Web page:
Currently viewing the tag: "privacy"

Online Impersonation

On November 7, 2014 By Allison Laubach

Earlier this week, ACLU analyst Christopher Soghoian discovered that in 2007, the FBI impersonated the Seattle Times while investigating bomb threats made to a school in Lacey, Washington. The bureau was using a technique commonly referred to as “phishing” to monitor a juvenile after receiving tips that he was behind the threats. The FBI obtained [...]

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Although the Supreme Court has held that police officers must obtain a warrant in order to search a suspect’s cell phone upon arrest, not all police departments have gotten on board. At least one California Highway Patrol officer has been accused of stealing nude photographs [...]

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EMV Cards Finally Coming to the US

On October 30, 2014 By Sara Hunter

On October 17, 2014, just days before Staples announced that it was investigating a “potential [security] issue,” President Obama signed an executive order to accelerate EMV adoption in the United States.

The hacking trend first began in November of 2013 when—a few days before Thanksgiving—Target’s security and payments system was hacked. In the first [...]

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A Hollywood lawyer representing Jennifer Lawrence, Kristen Dunst, and Kate Upton accused Google of taking “little or no action” to remove the recent hacked nude photos and even facilitating their dispersal, in a letter sent Wednesday threatening a $100 million lawsuit.

Entertainment lawyer Martin Singer–known in the industry as Continue Reading

With last week’s announcement of the new iPhone 6 and Apple Watch, the tech giant has come under scrutiny from lawmakers, regulators, and the general public. Just one week after Tim Cook, Apple’s chief executive officer, introduced the company’s latest offerings, Apple is seemingly running damage control. This may come as no surprise (to [...]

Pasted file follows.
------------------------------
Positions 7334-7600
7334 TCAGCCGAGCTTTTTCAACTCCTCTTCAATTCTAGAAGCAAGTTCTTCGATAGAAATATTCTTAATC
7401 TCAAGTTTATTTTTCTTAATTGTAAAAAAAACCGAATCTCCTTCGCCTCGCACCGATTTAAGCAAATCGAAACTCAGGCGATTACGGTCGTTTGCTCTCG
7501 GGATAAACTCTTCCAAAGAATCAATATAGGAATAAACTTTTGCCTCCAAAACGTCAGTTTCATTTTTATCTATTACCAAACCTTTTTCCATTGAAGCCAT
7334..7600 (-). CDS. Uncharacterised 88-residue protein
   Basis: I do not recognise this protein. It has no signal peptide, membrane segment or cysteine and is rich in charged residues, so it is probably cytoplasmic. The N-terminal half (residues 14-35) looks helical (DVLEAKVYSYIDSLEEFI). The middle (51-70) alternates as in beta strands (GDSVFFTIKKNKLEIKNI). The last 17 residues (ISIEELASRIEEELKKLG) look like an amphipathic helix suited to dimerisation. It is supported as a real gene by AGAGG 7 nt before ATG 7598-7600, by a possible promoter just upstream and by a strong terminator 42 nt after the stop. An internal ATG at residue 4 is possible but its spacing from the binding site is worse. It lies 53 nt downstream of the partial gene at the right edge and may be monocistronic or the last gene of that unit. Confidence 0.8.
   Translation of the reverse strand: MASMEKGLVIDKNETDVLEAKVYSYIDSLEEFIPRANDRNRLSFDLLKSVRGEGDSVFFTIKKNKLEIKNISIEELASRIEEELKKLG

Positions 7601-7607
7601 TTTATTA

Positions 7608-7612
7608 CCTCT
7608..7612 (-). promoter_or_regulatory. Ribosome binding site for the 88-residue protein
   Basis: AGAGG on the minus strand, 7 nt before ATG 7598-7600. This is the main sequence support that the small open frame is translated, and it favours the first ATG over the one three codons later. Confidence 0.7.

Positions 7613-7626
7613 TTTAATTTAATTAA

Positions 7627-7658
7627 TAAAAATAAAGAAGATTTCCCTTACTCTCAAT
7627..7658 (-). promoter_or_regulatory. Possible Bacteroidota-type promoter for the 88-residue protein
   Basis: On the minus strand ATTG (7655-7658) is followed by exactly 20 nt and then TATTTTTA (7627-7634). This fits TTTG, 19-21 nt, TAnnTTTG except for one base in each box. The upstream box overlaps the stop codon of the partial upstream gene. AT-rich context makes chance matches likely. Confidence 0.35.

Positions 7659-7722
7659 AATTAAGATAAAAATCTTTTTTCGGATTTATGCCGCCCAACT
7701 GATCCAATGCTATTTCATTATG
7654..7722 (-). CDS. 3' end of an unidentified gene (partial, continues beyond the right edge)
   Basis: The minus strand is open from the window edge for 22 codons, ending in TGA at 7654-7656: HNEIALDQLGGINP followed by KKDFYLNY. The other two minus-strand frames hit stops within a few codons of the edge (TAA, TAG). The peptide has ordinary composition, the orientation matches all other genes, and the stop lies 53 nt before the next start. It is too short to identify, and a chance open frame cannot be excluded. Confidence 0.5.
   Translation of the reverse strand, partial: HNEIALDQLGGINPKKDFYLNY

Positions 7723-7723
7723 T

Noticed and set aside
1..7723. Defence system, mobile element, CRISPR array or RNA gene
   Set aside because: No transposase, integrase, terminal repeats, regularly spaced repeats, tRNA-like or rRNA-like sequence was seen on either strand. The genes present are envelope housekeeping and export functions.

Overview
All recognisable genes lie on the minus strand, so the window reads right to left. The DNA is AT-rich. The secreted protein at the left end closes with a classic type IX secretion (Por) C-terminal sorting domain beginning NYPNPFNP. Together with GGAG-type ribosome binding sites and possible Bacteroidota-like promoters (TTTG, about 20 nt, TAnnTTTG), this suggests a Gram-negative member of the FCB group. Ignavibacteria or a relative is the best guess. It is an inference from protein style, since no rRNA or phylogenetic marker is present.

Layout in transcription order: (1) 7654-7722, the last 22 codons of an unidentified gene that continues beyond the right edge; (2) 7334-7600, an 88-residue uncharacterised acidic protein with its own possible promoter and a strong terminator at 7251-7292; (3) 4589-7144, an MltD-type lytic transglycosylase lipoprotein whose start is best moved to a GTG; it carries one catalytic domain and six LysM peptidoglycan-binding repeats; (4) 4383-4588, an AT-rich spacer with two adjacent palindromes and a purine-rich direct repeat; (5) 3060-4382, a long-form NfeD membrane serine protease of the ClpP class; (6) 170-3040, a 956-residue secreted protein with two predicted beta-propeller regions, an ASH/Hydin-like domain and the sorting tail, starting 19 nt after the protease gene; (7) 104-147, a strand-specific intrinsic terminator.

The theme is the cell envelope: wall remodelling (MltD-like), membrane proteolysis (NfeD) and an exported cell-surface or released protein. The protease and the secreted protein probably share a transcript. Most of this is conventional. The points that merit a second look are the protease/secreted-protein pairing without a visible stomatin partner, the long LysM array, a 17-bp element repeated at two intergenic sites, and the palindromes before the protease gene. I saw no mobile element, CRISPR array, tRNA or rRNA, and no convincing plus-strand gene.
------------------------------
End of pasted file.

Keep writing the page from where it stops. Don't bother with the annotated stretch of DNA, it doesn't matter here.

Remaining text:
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US Magazine and People are no longer the only sources revealing intimate details about the private lives of celebrities. Over the holiday weekend, hundreds of nude celebrity photos were made available to a few million more than their intended audience. Among the stars hacked were Kate Upton, Kirsten Dunst, and most notably, Jennifer Lawrence.

The [...]

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Earlier this year, Facebook agreed to purchase the startup messaging company WhatsApp for $19 billion. WhatsApp has become hugely popular in the last few years due to its instant messaging capability, but without the usual carrier fees associated with text messaging, its compatibility with all major mobile operating systems, and its [...]

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On August 11, 2014, the California Senate passed cellular phone anti-theft legislation, sending it to Governor Jerry Brown to be signed into law.  The bill, SB 962, mandates that any smartphone built and distributed in California after July 1, 2015 must have a “technological solution” that would prevent new [...]

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The United States Supreme Court recently decided Riley v. California. Two separate Amici Curiae briefs petitioning for Writ of Certiorari  (available here and herecited a note published by the Vanderbilt Journal of Entertainment and Technology, continuing the journal’s impressive rise to the [...]

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The Eleventh Circuit handed down a groundbreaking decision this past week, holding in United States v. Davis that the Fourth Amendment protects information about a person’s cell site data.

Cell site data reveals a cellphone’s physical address at call origination, duration, and termination. In Davis, that information was provided [...]

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